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How to Pull Off a Fast Dinner Fake-Out

Hereby I confess my sneakiest time-saving tricks in the kitchen.
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Published Sept. 13, 2018.

Sometimes I am perfect. I plan my family's dinner for the whole week ahead, carefully prepping everything on the weekend, so I can just sail in after a long day of work to put the finishing touches on a gorgeous, nourishing supper within minutes.

But I am often not that perfect.

Fake it 'til you make it.

Usually, I've been in the test kitchen working all day, and I get home wiped out. Much as I love puttering in the kitchen, I kind of don't want to spend the whole evening cooking. Everybody in my family's starving and asking when's dinner? I need to get it on the table five minutes ago. Takeout is not an option.

Here's my sneaky strategy.

This Zojirushi rice cooker not only does an excellent job cooking grains, but it's also super cute! It's pricy, but I love it. Our top-rated rice cooker by Aroma is inexpensive and does the job as well.

I start rice in my trusty rice cooker, buying me about 40 minutes to make something to put on it. A rice bowl? A stir fry? (If that's too long, I swap rice for farro, or Israeli couscous; they're even faster.)

With the rice cooker underway, I grab my 12" All-Clad skillet, add a tablespoon of olive or vegetable oil, and quickly dice an onion. I toss that on medium-low, just to get some dinner-like fragrance wafting through the house. Alternatively, I chop up some bacon—I always keep some of the good stuff in the freezer—and get that into the skillet and smelling good.

I set the table. (All this gives the family the impression they're going to eat soon.)

I throw together a big green salad—mixing the dressing first, right in the bottom of the bowl, piling the greens lightly on top—and set it on the table, to toss later, when it's time to serve.

I love to spin washed lettuce leaves extra dry in my OXO salad spinner and then store them in a large zipper-lock bag with a paper towel to absorb excess moisture. It'll keep crisp all week, ready to go.

Here is where my one good habit pays off. I always use a salad spinner to clean and bag the greens when I first bring them home, so I can pull out what I need. Voila, instant salad.

I put a cutting board and bread knife on the table, and a baguette, and put out the yummy salted butter. (I know we already have rice, but mine is a carb-loving family.)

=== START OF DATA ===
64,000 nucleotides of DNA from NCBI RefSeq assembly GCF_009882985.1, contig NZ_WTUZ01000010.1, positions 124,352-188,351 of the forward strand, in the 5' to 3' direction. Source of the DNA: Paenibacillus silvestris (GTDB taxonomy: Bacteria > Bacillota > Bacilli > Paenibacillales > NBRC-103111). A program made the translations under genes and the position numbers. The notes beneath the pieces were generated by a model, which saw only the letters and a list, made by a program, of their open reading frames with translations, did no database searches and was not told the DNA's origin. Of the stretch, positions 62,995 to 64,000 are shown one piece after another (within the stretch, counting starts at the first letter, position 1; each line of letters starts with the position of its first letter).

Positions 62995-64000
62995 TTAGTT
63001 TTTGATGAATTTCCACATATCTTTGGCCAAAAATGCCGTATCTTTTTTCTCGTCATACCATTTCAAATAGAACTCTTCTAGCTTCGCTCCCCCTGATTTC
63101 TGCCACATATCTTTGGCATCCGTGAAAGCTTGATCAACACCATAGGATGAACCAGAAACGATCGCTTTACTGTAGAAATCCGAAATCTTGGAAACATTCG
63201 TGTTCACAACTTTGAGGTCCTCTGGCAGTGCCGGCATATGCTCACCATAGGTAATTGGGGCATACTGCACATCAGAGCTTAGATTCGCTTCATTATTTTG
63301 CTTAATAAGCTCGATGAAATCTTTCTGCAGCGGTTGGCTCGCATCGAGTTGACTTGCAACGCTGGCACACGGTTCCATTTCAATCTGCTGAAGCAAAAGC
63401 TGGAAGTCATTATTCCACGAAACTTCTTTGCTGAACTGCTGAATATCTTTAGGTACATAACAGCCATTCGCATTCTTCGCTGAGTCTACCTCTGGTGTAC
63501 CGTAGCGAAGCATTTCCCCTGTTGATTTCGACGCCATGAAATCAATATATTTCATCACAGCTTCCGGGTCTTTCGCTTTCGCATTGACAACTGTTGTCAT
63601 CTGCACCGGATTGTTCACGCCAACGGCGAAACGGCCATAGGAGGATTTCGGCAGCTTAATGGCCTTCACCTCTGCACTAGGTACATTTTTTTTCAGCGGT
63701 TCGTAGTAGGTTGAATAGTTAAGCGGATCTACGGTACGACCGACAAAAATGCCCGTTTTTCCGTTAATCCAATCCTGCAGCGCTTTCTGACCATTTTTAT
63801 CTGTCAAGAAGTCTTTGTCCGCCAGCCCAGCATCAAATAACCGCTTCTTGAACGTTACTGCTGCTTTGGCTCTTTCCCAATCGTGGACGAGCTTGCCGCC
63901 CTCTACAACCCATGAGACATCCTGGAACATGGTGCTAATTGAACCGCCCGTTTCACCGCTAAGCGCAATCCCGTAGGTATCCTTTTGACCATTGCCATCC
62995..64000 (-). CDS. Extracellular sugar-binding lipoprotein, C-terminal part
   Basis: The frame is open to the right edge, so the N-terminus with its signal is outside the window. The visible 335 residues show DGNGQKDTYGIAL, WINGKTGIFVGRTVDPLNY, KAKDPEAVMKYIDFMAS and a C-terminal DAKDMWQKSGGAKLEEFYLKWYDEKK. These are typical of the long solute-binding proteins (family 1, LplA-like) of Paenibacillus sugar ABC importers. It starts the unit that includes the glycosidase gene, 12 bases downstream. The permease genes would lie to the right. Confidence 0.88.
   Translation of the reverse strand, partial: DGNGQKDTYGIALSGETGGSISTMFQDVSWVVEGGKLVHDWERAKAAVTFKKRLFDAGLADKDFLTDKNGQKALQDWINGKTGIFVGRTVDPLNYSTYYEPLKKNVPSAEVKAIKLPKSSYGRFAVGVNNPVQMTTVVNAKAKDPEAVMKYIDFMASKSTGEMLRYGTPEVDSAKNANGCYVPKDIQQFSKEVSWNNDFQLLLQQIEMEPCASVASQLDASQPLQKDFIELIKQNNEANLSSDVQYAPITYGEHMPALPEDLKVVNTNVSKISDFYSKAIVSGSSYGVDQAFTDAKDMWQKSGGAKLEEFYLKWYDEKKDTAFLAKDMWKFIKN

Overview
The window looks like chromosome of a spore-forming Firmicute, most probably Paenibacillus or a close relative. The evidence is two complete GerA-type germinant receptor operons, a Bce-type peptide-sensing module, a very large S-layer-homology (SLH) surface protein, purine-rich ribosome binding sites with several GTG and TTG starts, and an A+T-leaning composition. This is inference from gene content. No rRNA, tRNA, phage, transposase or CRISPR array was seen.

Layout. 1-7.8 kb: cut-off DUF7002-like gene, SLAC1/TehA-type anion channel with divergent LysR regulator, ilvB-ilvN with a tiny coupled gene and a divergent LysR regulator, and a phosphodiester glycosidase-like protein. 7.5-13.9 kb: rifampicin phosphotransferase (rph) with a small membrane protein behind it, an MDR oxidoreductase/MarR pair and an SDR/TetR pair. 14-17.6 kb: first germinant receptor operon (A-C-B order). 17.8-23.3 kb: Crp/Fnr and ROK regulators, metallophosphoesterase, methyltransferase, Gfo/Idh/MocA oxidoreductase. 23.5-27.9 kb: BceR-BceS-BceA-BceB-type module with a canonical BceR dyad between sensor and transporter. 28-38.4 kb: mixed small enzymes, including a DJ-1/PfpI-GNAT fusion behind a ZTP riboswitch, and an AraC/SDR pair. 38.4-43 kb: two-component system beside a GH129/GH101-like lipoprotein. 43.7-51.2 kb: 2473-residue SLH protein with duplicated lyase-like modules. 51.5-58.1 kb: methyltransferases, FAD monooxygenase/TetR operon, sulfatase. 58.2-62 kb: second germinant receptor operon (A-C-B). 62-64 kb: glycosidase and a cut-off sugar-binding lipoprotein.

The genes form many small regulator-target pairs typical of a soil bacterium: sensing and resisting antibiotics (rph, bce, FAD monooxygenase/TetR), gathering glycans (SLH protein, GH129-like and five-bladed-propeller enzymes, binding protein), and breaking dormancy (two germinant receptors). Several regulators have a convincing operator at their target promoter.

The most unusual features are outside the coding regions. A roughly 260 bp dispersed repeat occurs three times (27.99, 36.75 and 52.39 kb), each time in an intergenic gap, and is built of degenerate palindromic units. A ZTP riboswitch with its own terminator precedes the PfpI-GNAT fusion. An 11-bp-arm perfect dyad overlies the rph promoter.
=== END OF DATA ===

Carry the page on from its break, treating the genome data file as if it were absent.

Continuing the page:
Now what? A quick protein (and maybe a vegetable or two) is all I need to focus on. I have about 15-20 minutes until the rice is done.

If I have any leftover cooked vegetables in the fridge, that's a lifesaver. If not, I chop and wash fresh broccoli, carrots, or whatever I have, put it in a bowl, add a bit of water and a sprinkle of salt, and use my beloved Japanese Piggy Steamer to steam it in the microwave—just enough to get it softened, so it will stir-fry in a flash.

My other time-saving trick: I don't stand over the food watching it cook. I run around and clean up as I go. This also keeps me from my worst habit, peeking under things as they brown, preventing said browning.

I own two piggy steamers, since I use them constantly to reheat or steam food in the microwave, as a lid on my teacup when I'm not going to bother brewing a whole pot, even as a jar opener. The ears stay cool for grabbing.

One of my favorite cookbooks for weeknights like this is Dinner Illustrated. I use it when I plan ahead, but also as a last-minute idea book. Bonus: Delicious stuff like Nepali-Style Chicken Curry with Basmati Rice actually begin with that rice and the onion I've wisely started softening in the skillet to fake out my family.

This book was written for me. Crispy Chicken with Sauteed Radishes, Spinach, and Bacon browns the chicken in that lovely fragrant bacon-laced pan I happened to have started. Other recipes get you sizzling something else fragrant in seconds, and all the recipes have you serving dinner within 45 minutes to an hour. 

The rice cooker beeps, and we're ready to sit down to a good, fresh meal.

Who needs perfect?


Do you have any sneaky weeknight meal strategies? Tweet me @lisamcmanus with your questions and comments, or just a hello!


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